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The Spaces in Between
(A Clumsy Handful of Stars #2)

F/F, Science Fiction
[Coming April 18, 2024 / 10,000 Words]


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When it comes to her crew, Captain Jamila Warwick strives to maintain strict separation between the personal and the professional. Commanding a deep space science vessel does not allow for anything in between. But where comms specialist Aida de Luca is concerned, those lines have begun to blur.

An impossible ship, abandoned in an empty asteroid field, should be the discovery of a lifetime. The vessel is like nothing Warwick's team has ever encountered. But when their investigation puts Aida at risk and raises an unforeseen moral dilemma, Warwick faces a decision that could end her career.


Series: A Clumsy Handful of Stars
A Proof of Possibility The Spaces in Between


Excerpt

The ship they've discovered is even stranger on the inside.

Jamila Warwick has been captaining science vessels for well over a decade—nearly as long as she spent in her previous life as a chemist confined to lab work—but the handful of times she's wondered if perhaps she's seen everything, the universe has challenged her hubris by throwing dizzying new mysteries in her path. She navigates uncanny corridors now, still disconcerting even after having traversed the entire ship from stem to stern. It will be a relief when it's finally time to turn her footsteps back toward the place her own ship is docked against the outer hull.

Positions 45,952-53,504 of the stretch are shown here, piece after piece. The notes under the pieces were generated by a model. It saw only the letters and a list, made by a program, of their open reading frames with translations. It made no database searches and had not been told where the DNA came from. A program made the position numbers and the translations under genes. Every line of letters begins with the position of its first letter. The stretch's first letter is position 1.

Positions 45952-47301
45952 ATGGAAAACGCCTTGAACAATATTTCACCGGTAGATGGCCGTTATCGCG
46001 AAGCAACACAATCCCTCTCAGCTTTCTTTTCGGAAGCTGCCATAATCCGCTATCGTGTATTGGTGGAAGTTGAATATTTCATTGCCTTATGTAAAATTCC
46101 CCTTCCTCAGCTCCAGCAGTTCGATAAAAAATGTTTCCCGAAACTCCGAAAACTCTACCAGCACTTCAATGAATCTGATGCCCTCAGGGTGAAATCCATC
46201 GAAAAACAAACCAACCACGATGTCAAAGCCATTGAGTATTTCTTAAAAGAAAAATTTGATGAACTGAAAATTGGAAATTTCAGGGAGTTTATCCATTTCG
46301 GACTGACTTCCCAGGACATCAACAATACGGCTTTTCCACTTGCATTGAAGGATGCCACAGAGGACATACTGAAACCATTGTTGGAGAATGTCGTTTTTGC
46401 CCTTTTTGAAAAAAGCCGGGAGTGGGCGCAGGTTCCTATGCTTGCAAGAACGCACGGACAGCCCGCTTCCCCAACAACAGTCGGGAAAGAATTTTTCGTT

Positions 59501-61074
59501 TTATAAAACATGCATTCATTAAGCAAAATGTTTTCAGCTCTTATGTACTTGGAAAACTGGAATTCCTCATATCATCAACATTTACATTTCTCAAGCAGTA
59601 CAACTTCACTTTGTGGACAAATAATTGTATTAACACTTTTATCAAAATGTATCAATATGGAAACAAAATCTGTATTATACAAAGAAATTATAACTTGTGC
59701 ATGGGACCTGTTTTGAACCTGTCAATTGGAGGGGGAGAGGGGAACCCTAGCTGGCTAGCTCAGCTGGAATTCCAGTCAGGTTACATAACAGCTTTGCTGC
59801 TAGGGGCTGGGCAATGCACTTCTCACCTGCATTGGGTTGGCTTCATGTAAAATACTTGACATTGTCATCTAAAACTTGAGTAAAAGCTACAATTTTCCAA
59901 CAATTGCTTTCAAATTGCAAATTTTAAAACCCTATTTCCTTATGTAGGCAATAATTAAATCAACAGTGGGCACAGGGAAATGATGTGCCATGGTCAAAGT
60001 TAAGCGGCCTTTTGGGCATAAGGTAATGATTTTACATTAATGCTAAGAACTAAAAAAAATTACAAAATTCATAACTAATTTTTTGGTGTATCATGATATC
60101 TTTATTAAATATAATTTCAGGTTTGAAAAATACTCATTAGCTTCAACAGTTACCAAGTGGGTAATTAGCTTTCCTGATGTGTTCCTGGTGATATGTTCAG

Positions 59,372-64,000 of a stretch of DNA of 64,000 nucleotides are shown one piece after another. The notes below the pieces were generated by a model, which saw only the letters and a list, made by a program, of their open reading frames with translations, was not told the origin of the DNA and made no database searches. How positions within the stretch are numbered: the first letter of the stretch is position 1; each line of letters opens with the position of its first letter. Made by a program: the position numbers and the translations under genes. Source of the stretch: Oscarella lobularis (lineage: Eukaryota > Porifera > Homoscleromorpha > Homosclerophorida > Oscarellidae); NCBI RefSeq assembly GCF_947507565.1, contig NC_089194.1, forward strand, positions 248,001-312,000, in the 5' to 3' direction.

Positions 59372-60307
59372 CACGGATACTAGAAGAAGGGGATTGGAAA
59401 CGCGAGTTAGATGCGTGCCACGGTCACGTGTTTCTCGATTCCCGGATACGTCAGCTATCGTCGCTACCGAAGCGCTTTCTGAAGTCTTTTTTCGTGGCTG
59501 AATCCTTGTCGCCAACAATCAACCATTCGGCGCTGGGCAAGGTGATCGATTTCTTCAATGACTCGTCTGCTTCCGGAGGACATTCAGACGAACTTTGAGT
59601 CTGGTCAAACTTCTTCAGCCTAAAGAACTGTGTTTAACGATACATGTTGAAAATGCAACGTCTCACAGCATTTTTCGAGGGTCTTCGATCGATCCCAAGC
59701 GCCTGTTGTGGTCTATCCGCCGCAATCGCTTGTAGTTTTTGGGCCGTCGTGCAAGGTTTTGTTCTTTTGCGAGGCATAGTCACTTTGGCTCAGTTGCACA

Apart from her own people, the ship they've discovered is empty. Warwick's footsteps carry her along a path she does not need to think about, leaving her mind free to take in the odd contours of the corridor.

If she tried very, very hard—and if she didn't touch anything—she might be able to pretend she's walking through a claustrophobic cave, and not a living system of muscle and mass. A glow of bioluminescence runs along the rounded edges of the corridor, sometimes near the smooth ground, sometimes embedded within the rougher texture directly overhead, bright and steady enough to illuminate Warwick's stride. The gravity, the mechanism for which her team has yet to figure out, holds her down at slightly less than Mars standard. Even the air smells clean, if heavier and more humid than anything Warwick is accustomed to.